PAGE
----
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Inclusive Excellence Speaker Series at TCU

Presented by Academic Affairs and the Office of Diversity & Inclusion

The Inclusive Excellence Speaker Series is an opportunity for faculty, staff and students to engage with high-level professionals who are committed to diversity, equity and inclusion. Through a series of discussions or workshops, our TCU community will gain insight from national experts who will share exemplary examples of how everyone can contribute to this important work.


OCTOBER 22, 2021

Achieving Cultural Change Through Innovation

Michael J. Sorrell, J.D., Ed.D.

President, Paul Quinn College

Dr. Sorrell is the longest-serving president in the 148-year history of Paul Quinn College. During his 13 years of leadership, Paul Quinn has become a national movement for its efforts to remake higher education to serve the needs of under-resourced students and communities. He earned his J.D. and M.A. in Public Policy from Duke University and his Ed.D. from the University of Pennsylvania. He graduated from Oberlin College with a B.A. in Government.

He is one of the most decorated college presidents in America. Among his many recognitions:

  • World’s 50 Greatest Leaders – Fortune Magazine
  • HBCU Male President of the Year Award – the only three-time recipient
  • 31 People Changing the South – Time Magazine
  • Higher Education’s President of the Year – Education Dive
  • America’s 10 Most Innovative College Presidents – Washington Monthly Magazine
  • Dr. Martin Luther King, Jr. Justice Award – Dallas Bar Association

OCTOBER 29, 2021

Using Data to Make Systemic Change Within DEI

Mandy Price, J.D.

Co-Founder and CEO, Kanarys Inc.

Dr. Price is co-founder and CEO of Kanarys, a technology company that uses data and analytics to address diversity and inclusion issues in the workplace. Prior to Kanarys, she was a corporate partner in the Dallas office of Barnes & Thornburg LLP. She earned her J.D. from Harvard Law School and her B.B.A. from The University of Texas at Austin. In law school, she was a member of the Harvard Civil Rights-Civil Liberties Law Review.

Among her many recognitions:

  • 40 Under 40 Nation’s Best Advocates Award – National Bar Association
  • Best Lawyer in Dallas – D Magazine
  • Texas Super Lawyers’ Rising Stars, 2015 and 2016
  • National Outstanding Young Lawyer – ABA Young Lawyers Division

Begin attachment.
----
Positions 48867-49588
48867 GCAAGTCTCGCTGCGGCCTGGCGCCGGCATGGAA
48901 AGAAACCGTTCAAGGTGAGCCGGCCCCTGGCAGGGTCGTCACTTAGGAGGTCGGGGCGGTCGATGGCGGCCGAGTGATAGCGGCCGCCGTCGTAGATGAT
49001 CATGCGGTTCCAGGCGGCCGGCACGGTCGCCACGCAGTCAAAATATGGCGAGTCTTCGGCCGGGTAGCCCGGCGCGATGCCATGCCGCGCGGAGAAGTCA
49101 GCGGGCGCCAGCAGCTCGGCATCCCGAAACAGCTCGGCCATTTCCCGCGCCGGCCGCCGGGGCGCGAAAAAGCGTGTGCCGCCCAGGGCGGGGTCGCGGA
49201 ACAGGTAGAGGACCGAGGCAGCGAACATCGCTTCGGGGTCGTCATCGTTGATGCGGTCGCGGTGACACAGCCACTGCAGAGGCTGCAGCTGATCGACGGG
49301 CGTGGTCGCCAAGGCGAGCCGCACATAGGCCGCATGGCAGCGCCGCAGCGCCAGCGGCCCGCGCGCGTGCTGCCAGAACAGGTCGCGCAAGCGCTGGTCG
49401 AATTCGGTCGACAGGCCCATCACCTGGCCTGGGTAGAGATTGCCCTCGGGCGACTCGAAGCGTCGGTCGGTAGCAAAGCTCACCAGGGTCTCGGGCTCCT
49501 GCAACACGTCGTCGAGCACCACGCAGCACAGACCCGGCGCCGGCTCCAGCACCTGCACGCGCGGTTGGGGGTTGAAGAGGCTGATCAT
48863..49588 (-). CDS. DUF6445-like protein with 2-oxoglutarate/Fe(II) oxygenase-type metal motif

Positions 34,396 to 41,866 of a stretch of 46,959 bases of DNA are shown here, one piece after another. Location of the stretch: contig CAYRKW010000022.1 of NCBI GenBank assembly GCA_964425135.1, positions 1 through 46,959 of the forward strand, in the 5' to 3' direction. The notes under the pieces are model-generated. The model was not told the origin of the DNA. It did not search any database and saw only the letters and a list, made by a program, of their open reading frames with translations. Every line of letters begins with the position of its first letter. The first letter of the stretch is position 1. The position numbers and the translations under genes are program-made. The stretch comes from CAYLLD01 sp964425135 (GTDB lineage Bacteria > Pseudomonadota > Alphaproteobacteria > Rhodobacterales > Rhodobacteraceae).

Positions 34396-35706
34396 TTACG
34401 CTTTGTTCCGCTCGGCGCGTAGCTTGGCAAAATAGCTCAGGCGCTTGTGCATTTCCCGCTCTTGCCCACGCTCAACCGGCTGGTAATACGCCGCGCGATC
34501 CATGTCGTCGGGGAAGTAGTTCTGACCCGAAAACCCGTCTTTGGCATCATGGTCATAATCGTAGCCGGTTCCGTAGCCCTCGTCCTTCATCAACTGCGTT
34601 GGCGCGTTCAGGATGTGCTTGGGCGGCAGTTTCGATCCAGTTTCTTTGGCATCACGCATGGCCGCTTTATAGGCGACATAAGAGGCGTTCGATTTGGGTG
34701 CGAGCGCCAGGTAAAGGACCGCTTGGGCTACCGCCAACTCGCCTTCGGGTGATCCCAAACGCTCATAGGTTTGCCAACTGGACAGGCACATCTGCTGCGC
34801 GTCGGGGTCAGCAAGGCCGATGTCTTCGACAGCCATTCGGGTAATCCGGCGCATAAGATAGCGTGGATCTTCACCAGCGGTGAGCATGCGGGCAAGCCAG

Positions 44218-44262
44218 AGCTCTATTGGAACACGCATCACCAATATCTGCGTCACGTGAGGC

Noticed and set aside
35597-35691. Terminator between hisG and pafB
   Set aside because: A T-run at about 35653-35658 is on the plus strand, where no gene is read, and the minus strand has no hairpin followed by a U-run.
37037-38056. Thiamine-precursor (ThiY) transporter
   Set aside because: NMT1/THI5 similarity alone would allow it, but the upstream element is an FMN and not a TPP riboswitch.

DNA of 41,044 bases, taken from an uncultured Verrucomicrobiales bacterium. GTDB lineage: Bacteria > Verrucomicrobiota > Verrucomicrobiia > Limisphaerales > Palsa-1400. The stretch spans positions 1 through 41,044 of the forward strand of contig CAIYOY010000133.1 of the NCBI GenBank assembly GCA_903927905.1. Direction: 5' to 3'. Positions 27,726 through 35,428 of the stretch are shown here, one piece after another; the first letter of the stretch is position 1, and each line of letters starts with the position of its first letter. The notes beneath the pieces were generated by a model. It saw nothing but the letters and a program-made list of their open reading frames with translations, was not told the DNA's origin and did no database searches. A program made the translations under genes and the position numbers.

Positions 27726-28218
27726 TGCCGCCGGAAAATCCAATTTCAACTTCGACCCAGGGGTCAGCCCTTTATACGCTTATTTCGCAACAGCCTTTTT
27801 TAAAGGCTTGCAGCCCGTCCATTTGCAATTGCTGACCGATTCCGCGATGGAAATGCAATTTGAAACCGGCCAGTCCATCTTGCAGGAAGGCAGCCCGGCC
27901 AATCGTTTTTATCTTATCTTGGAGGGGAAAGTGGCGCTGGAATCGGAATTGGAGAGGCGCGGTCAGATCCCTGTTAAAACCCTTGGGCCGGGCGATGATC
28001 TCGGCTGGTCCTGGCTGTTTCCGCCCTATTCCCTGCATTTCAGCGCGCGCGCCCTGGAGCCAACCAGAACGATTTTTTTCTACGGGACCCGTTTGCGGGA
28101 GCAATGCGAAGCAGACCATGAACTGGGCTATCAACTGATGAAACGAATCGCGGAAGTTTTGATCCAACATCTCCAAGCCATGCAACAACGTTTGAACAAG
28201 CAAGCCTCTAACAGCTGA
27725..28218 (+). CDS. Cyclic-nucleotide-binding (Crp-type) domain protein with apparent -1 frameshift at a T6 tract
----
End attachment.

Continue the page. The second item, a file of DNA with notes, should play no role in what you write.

• 20 Winning Women – Texas Lawyer
  • Outstanding Young Lawyer of Texas – Texas Young Lawyers Association
  • Good Works Under 40 Finalist – Dallas Foundation and The Dallas Morning News

NOVEMBER 5, 2021

Promoting Equity Through Inclusive Teaching Practices

Viji Sathy, Ph.D., and Kelly Hogan, Ph.D.

Award-winning Professors, University of North Carolina at Chapel Hill

Dr. Sathy and Dr. Hogan are experts on inclusive techniques and active learning in any size classroom since both teach courses with hundreds of students. At UNC-Chapel Hill, they lead innovative classroom and diversity administrative initiatives. Both have been featured experts in ACUE’s Course on Teaching Effectiveness, are active in the scholarship of teaching and learning in their respective disciplines of biology and statistics, and their work has been featured in  The Chronicle of Higher Education and The New York Times.

Dr. Sathy is a Professor of Practice in the Department of Psychology and Neuroscience, Faculty Fellow for Inclusive Teaching in the Center for Faculty Excellence, and Director of the Townsend Program for Education Research. Her research involves evaluating the impact of innovative teaching techniques as well as retention in STEM courses. Dr. Sathy earned both her doctorate in psychometrics and her undergraduate degree in psychology from UNC-Chapel Hill.

Dr. Hogan is a STEM Teaching Professor of Biology, Associate Dean of the Office of Instructional Innovation, and Director of the UNC’s Quality Enhancement Plan associated with SACSCOC accreditation. Her recent research shows that the trend away from classes based on reading and listening passively to lectures, and toward a more active role for students, has profound effects on black students and those whose parents did not go to college. She earned her doctorate from UNC-Chapel Hill and her undergraduate degree from the College of New Jersey.